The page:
|Conference||Big East/Hockey East|
|Athletic director||Robert Driscoll|
|Location||Providence, Rhode Island|
|Basketball arena||Dunkin' Donuts Center|
|Soccer stadium||Chapey Field at Anderson Stadium|
|Lacrosse stadium||Chapey Field at Anderson Stadium|
|Other arenas||Alumni Hall|
|Mascot||Friar Dom, Huxley|
|Fight song||When the Saints Go Marching In (since the 1950s); |
"Friar Away" (original)
|Colors||Black, White, and Silver|
The Providence Friars are the intercollegiate athletic teams that represent Providence College, located in Providence, Rhode Island. They compete in the Big East Conference (NCAA Division I) for every sport except for ice hockey, where they compete in Hockey East. The Big East Conference was founded in 1979 by former athletic director and men's basketball coach Dave Gavitt. On December 15, 2012, Providence and the other seven Catholic, non-FBS schools announced that they were departing the Big East for a new conference; on March 7, 2013, it was officially confirmed that Providence's new conference would operate under the Big East name. The women's volleyball team, which had been an associate member of the America East Conference before the Big East split, remained in that conference for one more season before joining the Big East for the 2014 season.
Overall, the program consists of 19 varsity sports, seven for men and ten for women: men's and women's basketball, men's and women's cross country, field hockey, men's and women's ice hockey, men's lacrosse, men's and women's soccer, softball, men's and women's swimming and diving, women's tennis, men's and women's track and field, and women's volleyball. The lacrosse team competed in the Metro Atlantic Athletic Conference through the 2009 season before joining the newly created Big East lacrosse league for 2010.
Former sports include football, which was offered from 1921 until World War II in 1941, and baseball, which was dropped due to Title IX in 1999. Other dropped sports include men's tennis and men's golf.
|Men's sports||Women's sports|
|Cross country||Cross country|
|Ice hockey||Field hockey|
|Swimming & diving||Softball|
|Track & field+||Swimming & diving|
|Track & field+|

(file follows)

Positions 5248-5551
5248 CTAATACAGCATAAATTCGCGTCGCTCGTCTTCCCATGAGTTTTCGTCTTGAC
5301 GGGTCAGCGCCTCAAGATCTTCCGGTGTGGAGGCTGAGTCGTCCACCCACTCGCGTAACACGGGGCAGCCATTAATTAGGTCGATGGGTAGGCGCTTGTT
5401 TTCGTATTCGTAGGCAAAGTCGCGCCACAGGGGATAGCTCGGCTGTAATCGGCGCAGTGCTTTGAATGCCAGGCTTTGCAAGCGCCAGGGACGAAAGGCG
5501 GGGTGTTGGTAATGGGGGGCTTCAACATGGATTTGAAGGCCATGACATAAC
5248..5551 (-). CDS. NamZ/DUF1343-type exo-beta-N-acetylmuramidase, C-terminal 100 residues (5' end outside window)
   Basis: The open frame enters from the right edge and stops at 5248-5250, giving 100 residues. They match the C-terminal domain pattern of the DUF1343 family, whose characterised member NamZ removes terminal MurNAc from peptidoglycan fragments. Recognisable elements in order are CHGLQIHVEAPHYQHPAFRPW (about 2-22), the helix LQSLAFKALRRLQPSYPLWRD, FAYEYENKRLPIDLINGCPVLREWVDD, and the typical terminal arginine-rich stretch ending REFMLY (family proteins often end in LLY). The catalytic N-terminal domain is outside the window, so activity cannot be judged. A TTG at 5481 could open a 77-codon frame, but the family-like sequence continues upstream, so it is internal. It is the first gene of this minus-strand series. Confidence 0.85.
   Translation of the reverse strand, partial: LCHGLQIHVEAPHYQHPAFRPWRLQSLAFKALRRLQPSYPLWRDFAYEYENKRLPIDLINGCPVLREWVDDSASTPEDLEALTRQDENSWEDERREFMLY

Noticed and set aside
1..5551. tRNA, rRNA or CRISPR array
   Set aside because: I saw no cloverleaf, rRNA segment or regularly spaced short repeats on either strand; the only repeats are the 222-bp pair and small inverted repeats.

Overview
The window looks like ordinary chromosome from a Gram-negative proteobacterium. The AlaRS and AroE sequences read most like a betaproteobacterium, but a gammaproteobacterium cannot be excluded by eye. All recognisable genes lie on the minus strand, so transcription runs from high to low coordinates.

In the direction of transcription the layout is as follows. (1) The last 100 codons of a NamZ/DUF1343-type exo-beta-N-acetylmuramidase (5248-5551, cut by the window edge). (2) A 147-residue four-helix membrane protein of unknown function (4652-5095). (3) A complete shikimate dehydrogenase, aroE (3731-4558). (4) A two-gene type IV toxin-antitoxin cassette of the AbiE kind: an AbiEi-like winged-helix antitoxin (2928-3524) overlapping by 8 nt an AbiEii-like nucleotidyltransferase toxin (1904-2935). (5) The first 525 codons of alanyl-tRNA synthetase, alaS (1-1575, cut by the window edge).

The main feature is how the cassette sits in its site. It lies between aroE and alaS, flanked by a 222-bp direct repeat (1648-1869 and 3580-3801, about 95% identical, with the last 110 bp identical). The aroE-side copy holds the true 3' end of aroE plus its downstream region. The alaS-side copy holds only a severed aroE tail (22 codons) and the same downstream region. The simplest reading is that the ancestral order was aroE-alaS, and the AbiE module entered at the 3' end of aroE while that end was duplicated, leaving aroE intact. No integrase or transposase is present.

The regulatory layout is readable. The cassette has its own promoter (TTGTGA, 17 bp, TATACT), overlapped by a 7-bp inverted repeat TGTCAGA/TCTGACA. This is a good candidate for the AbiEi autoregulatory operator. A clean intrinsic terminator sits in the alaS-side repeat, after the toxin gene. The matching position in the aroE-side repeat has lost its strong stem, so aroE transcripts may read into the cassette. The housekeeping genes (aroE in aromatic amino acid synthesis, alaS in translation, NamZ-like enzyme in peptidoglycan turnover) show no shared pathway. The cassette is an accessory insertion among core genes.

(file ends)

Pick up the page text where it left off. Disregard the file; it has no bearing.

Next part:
|+ - Track and field includes both indoor and outdoor.|
Providence College had a varsity football program from 1921 to 1941.
The Friars fielded a varsity baseball team from 1923 to 1999 when the sport was eliminated due to Title IX regulations.
Providence has won 3 NCAA team national championships.
The Dominicans' use of black and white as the colors of their habits were passed on from the earliest days at Providence College as the school colors. Through the years, various highlight colors have come and gone, including yellow, red and gold; the current highlight color of silver dates to the introduction of the current logo in 2002. The current logo shows a cowled Friar in profile. It is used by all teams except the hockey teams, who have used the "Skating Friar" logo since 1973.
The nickname "Friars" dates back to 1929, when a Providence Journal article used the nickname in reference to the baseball team. Previously, the teams were variously known as "The Black and White" or "Dominicans." The Friars nickname comes from the short-form nickname of the Dominican Order, the "Blackfriars." There have been several versions of the Friar Dom mascot throughout the years, with the most recent dating to the 2000s. In 2017 the Friars reintroduced a costumed dalmatian mascot as a companion to Friar Dom; a prior version had existed in the late 1990s. Both are based on the traditional dalmatian mascot of both the college and the Dominican Order in general; dalmatians have been called "the watchdogs of the Lord." The most recent live dalmatian mascot on campus was Friar Boy V, who died in 2004.
The original Friars fight song was "Friar Away." However, in the 1950s, WPRO, the radio station that still carries Friar basketball games to this day, began using "When The Saints Go Marching In" as the theme music to their coverage of PC basketball games. The fans took to it so well that it has become the fight song of the college, with Friar Away slipping into obscurity, other than a brief attempted revival in the 1990s.